As such we had amazing partnerships with NITV, Double J, NIRS, Facebook, YouTube, Twitter, Apple, Spotify and many more.

Without fail, every single partner approached it with the goal of making the biggest noise possible for the event with no hint of ego anywhere. It’s these kinds of things that really bring out the best in us as an industry. And the results speak for themselves.

Our TV audience grew year on year 138%, over 250,000 people engaged with us on Facebook alone and across the campaign our reach was in the millions. Our PR reach was four times higher year on year, despite competing with a national pandemic.

The NIMAs were embraced this year more than ever because amplifying First Nations voices needs to be on the national agenda and people understand that. They were also embraced because people NEED some good news and something to celebrate. And ultimately I think the awards are getting credit for running headlong into the storm because it’s what was needed, when it would have been easier to just cancel for the year.

It’s when you get your coffee in the morning and the barista asks you what you did on the weekend and when you mention the NIMAs they say “Oh yeah is that that thing that Baker Boy won?”. That’s when you know you got things right.

Graetz: I think the biggest challenge was to go from a live concert structure into a 100% virtual and TV broadcast format. Live theatre and events are my specialty so I had to learn very quickly how to work in this new way.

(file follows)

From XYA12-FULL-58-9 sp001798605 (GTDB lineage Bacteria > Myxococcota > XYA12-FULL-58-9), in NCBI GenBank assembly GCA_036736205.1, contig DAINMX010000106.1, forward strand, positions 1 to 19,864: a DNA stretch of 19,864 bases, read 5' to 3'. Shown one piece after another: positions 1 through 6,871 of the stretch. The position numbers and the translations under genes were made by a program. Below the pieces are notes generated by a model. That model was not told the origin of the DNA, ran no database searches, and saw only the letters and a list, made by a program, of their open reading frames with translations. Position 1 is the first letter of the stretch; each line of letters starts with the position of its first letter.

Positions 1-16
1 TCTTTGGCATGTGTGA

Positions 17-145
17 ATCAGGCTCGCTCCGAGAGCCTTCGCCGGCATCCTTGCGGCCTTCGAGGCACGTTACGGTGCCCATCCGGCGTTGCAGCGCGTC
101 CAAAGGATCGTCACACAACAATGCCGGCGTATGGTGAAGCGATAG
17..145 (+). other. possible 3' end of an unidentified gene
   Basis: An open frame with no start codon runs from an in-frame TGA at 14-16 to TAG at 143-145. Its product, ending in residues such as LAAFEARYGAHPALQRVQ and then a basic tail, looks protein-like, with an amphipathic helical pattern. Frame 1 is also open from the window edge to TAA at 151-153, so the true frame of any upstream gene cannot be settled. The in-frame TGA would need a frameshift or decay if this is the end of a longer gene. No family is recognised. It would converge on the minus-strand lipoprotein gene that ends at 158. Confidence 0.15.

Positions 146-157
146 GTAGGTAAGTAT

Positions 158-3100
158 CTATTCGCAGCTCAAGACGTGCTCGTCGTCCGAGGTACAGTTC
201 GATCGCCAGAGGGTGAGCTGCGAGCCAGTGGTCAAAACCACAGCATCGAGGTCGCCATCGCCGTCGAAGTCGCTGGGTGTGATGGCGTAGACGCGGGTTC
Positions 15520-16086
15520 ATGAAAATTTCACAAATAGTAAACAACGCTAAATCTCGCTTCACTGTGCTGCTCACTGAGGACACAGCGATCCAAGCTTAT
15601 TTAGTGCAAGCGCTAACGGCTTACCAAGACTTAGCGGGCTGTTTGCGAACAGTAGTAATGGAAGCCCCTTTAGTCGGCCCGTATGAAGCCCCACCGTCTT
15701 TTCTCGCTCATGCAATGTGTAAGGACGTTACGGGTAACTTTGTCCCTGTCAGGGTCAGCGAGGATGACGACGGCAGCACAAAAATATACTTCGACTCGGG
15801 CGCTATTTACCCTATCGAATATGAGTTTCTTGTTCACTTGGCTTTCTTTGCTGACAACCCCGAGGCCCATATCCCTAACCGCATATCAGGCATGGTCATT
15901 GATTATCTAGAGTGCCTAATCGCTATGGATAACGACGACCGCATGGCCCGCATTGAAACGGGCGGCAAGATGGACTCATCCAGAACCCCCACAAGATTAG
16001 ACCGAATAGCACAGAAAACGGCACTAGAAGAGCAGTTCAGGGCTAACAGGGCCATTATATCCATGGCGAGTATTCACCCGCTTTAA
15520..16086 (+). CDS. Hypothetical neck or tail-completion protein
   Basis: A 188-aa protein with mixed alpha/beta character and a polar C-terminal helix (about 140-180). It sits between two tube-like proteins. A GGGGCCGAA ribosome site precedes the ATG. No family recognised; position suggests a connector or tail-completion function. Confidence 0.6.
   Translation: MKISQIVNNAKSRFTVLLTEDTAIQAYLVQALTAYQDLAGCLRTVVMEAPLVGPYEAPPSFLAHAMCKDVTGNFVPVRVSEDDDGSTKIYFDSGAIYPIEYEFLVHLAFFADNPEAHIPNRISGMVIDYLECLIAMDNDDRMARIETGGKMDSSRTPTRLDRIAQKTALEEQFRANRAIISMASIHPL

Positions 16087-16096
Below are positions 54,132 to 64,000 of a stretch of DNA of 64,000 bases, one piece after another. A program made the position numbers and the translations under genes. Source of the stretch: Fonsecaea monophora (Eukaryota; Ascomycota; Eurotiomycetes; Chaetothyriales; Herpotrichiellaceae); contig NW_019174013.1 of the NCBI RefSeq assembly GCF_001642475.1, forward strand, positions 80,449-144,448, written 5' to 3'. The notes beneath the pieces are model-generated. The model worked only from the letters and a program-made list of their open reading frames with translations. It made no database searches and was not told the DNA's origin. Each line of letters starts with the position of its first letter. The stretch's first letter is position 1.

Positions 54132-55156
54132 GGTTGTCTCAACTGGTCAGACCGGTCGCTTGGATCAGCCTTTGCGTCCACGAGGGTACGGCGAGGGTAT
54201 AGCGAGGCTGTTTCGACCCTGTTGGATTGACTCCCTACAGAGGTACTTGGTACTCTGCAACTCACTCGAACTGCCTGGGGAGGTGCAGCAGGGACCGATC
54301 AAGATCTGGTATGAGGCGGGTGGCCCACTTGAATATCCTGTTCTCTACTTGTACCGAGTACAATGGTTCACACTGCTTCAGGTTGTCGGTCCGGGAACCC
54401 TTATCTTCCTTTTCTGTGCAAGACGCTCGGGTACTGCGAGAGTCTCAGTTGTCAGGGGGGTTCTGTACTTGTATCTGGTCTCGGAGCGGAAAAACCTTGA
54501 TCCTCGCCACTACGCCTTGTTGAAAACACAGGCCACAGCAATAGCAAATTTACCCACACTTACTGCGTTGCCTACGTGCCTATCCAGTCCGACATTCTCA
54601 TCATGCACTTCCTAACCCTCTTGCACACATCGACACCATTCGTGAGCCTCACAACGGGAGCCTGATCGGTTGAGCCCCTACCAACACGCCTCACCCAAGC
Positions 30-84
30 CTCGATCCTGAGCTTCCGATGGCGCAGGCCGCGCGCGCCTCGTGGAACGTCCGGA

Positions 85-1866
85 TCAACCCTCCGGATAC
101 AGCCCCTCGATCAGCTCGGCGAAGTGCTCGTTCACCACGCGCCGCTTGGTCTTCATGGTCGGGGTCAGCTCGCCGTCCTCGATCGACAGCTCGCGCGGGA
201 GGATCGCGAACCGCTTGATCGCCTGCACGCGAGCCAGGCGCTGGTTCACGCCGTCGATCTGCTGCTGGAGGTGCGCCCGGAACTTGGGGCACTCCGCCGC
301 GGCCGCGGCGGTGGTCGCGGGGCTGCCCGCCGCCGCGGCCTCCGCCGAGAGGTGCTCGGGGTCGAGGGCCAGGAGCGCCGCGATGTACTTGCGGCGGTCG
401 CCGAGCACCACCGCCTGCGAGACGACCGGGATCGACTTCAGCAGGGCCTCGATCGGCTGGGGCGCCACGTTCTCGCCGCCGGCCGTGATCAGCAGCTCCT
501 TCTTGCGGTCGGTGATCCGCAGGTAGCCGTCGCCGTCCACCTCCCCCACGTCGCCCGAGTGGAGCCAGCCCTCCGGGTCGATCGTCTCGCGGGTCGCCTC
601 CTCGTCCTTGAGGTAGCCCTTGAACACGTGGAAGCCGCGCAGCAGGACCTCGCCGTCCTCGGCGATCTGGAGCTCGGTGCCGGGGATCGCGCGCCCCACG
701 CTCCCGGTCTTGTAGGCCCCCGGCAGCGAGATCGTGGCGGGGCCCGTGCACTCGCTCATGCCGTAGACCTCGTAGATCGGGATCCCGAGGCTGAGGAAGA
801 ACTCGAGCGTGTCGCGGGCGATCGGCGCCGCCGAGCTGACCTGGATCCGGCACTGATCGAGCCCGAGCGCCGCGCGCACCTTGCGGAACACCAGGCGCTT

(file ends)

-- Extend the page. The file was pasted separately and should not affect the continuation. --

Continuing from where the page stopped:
And the biggest result?

Graetz: The biggest result was to be able to share these awards with a much bigger audience virtually and via NITV. It was the highest viewing the awards have ever had and that makes me really proud.

How did the nominees and performers respond when they heard it was going all-digital? And going global?

Smith: Really positively for the most part. When we started to contact artists many were in various stages of lockdown and had also been unable to work for a period of time so there was a strong sense of wanting to be involved.

The first thoughts for this year’s event were that since we were virtual it was a real chance to be national in reach and inclusion.

Including artists from across the country both as performers but also to be part of the event through interviews and at live sites was something we hadn’t been able to do in previous years but are definitely looking to continue in the future.

What features were created especially for the live stream to ensure First Nations culture was at the forefront?

Graetz: We ensured we partnered with the right channels including NITV, National Indigenous Radio Services, TEABA just to name a few. Plus we partnered with remote community centres to include a truly national voice, visibility and national reach.

I am also proud to have been the first Aboriginal & Torres Strait Islander Creative Director to have led this year’s awards, bringing our culture and people to the forefront.